Wow, this week has been crazy and I can't wait to catch you all up on it! For now though, Kimberly at It began in Camp 4 has written an amazing review of one of my favorite cookbooks - Fix, Freeze, Feast. Make sure to check it out as well as Friday's post on Fair Trade Chocolate, also written by Kimberly. Enjoy!
I have been batch cooking for years. With small children at home, it's just been easier to spend one day cooking a bunch of meals so on those hectic weekdays I just have to pull something out of the freezer and warm it up. I got by with a lot of casseroles and muffins for a while. It was boring. The food wasn't that good.
Then one of my friends bought me a copy of Fix, Freeze, Feast* (the first edition) and my whole batch cooking world changed. There are so many things I love about this book that I don't even know where to start.
Maybe I should start with opening the book. The way it's bound, it easily lays open and flat on the counter when you're using a recipe, which is a key point so many cookbooks neglect. Once you get the book open, it gives you step by step directions for batch cooking. How to plan your shopping lists, prepare your ingredients and assemble and freeze everything. Each recipe makes several meals (6-8 for most of them) and you can easily create a month's worth of family size dinners in an afternoon's worth of work.
The recipes are scaled to "club size" measurements wherever possible, so instead of needing to buy 20 cans of tomato sauce at the grocery store, the recipe is based on the 100oz cans, large containers of dairy products and the packs of meat sold at Sam's Club or Costco. This makes shopping a lot easier. I made notes on the inside cover of my book about the prices for ingredients I use a lot so I can easily compare prices if there are sales at the regular grocery store.
I also love that most of the recipes don't require you to actually cook anything before it's frozen. Not only is it faster, but since you are assembling cold ingredients, you can immediately put them in plastic zip top bags. Even recipes that include pasta have you use raw pasta and compensate by having extra liquid so they cook up properly. Some of the meals, such as lasagna and manicotti, are easy to just throw in the oven on a hectic day. Others, like raging garlic pork stir fry (one of our favorites), require some assembly and cooking, but all of the prep work is done so that you just have to throw everything in the pan in the right order.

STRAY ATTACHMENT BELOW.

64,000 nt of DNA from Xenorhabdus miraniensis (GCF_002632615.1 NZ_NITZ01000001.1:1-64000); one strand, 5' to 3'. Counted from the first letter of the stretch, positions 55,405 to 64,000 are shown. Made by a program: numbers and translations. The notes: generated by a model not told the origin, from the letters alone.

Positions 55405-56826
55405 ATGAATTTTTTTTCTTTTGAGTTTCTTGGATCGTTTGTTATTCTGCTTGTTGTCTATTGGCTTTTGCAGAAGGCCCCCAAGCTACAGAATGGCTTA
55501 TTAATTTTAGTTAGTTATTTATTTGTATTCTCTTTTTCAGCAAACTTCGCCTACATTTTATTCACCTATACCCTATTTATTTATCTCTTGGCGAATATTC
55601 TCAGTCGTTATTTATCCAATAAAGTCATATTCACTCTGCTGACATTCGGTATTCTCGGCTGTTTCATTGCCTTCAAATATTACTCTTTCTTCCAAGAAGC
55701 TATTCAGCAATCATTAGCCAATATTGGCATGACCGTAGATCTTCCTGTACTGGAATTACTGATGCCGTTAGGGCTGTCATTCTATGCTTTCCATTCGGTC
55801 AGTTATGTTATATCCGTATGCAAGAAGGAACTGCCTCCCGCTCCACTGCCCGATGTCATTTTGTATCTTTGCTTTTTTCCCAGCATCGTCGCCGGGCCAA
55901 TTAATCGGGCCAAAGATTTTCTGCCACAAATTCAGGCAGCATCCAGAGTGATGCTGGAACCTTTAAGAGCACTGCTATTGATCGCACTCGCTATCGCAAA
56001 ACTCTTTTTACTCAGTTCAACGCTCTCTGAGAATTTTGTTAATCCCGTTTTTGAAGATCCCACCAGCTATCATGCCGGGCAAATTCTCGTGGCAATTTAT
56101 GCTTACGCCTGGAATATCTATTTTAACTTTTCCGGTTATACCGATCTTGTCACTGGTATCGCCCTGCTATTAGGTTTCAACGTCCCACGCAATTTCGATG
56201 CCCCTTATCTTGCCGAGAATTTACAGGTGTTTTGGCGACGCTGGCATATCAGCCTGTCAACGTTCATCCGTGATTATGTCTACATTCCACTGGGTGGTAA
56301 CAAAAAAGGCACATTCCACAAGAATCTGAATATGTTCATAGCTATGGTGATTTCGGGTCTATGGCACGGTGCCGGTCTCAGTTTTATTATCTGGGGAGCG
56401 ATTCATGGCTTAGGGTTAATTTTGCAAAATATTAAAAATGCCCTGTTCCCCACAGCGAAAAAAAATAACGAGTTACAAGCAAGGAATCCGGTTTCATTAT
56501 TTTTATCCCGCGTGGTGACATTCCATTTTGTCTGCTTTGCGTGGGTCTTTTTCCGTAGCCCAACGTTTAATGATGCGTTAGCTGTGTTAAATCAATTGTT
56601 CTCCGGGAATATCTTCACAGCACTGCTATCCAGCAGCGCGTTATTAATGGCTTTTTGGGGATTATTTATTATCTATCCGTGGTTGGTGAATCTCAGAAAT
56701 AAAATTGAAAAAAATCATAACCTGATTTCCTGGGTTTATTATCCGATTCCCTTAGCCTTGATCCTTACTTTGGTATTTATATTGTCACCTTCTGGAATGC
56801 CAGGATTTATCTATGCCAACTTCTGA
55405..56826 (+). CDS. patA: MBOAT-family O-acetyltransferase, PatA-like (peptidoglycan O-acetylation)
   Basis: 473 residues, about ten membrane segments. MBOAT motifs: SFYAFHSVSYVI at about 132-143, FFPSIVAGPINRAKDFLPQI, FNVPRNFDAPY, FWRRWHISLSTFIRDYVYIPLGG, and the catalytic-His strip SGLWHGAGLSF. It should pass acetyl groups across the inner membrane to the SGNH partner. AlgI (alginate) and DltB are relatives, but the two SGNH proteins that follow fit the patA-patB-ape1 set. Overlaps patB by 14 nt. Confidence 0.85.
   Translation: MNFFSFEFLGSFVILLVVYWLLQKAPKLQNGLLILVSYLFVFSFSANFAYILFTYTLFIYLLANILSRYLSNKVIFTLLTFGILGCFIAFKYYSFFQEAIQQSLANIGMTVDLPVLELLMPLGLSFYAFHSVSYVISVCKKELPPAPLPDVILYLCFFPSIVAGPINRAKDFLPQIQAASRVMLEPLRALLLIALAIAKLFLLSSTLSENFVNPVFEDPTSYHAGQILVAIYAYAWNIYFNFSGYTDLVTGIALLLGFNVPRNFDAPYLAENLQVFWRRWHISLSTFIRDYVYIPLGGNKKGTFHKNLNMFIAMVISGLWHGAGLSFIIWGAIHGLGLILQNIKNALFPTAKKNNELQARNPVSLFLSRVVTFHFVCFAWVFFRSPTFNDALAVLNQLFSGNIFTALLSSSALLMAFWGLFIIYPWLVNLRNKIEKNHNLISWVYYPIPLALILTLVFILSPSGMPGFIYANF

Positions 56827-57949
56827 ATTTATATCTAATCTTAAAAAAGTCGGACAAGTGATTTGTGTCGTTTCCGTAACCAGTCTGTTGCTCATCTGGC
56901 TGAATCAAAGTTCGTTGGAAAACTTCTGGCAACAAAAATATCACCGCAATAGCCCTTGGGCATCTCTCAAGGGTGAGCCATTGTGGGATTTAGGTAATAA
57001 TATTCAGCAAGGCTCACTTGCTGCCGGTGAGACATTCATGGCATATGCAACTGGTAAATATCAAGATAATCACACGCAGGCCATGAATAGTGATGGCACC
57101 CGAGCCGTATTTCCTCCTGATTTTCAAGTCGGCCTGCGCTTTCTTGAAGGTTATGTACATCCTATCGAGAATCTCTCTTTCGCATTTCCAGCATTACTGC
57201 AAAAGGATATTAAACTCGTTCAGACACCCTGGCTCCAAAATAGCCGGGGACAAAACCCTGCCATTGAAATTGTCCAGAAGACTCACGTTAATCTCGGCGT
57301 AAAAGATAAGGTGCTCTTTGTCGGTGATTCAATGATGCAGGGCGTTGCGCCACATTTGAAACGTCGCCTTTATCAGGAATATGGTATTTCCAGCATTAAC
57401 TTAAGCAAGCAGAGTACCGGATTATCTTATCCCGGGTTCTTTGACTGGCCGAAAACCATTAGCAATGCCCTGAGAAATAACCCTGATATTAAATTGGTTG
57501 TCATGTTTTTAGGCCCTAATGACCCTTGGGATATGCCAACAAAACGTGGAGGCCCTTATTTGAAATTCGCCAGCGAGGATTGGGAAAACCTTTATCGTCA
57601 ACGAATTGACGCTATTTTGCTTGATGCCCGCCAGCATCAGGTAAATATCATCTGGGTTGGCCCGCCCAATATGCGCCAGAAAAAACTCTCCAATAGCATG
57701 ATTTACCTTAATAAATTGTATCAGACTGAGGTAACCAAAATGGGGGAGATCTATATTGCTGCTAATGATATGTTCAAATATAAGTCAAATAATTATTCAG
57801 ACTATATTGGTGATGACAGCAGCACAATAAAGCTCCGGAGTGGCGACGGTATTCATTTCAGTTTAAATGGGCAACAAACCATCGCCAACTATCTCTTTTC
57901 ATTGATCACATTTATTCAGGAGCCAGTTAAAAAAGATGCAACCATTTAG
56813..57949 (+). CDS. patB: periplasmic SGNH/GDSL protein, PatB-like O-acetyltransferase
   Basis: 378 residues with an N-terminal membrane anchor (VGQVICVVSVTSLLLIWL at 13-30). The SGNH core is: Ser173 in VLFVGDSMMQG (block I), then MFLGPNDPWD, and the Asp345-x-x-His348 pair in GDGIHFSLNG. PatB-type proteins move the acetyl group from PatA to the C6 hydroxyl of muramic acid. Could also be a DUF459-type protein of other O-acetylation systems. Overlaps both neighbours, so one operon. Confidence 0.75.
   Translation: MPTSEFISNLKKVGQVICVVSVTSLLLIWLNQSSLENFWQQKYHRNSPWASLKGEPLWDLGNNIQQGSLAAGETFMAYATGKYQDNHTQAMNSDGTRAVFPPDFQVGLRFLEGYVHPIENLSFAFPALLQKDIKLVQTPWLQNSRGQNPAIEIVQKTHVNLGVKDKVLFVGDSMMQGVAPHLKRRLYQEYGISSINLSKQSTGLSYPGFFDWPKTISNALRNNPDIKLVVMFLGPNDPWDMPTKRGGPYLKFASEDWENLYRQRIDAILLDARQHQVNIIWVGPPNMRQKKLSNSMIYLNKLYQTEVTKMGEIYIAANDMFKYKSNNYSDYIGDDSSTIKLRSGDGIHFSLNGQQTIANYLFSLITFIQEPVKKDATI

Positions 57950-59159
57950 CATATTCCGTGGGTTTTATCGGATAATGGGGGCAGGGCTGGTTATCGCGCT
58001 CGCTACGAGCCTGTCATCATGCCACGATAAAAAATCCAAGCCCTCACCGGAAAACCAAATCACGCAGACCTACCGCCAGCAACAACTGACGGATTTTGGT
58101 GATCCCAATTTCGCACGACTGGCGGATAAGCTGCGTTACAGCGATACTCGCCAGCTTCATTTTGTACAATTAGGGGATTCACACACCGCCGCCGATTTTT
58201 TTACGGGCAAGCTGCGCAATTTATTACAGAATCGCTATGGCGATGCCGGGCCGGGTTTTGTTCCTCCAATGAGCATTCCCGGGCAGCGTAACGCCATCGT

Lastly, the book is organized by type of meat. There are chicken, beef, pork, vegetarian, sauces and breakfast sections. Since meat is often the most expensive ingredient, this is helpful for deciding what meals to make. For instance, if chicken is on sale, you can pick several recipes from the chicken section to make. Within each section, the recipes are further grouped by the cut of meat used, so you can focus on chicken breasts or leg quarters, depending on what you're working with.
I can't say enough how much I LOVE this book! The only major change I've made is that I halve a lot of the recipes. Our family consists of 2 adults, 2 small children and a baby, so with a full recipe, we often have leftovers and I don't like leftovers. Also, when I was first trying out the recipes, I didn't want 8 meals of something I didn't like in the freezer (though, it's turned out there hasn't been anything yet that we really haven't liked).
The "look inside this book" feature on Amazon lets you see the basic layout of the book and several recipes, it's definitely worth checking out if you are interested in batch cooking. The only thing easier than this book for getting started on batch cooking is hiring a service like Menus, Meals and More to do the leg work for you and help you through the process while enjoying an evening with friends!
*Affiliate link. I was not compensated for this post and all opinions are my own!
Kimberly Hill blogs almost daily at It Began In Camp 4 about cooking, food preservation, homeschooling, sewing, road tripping with kids and anything else that comes up.
Check out other posts like this on Wanderfood Wednesday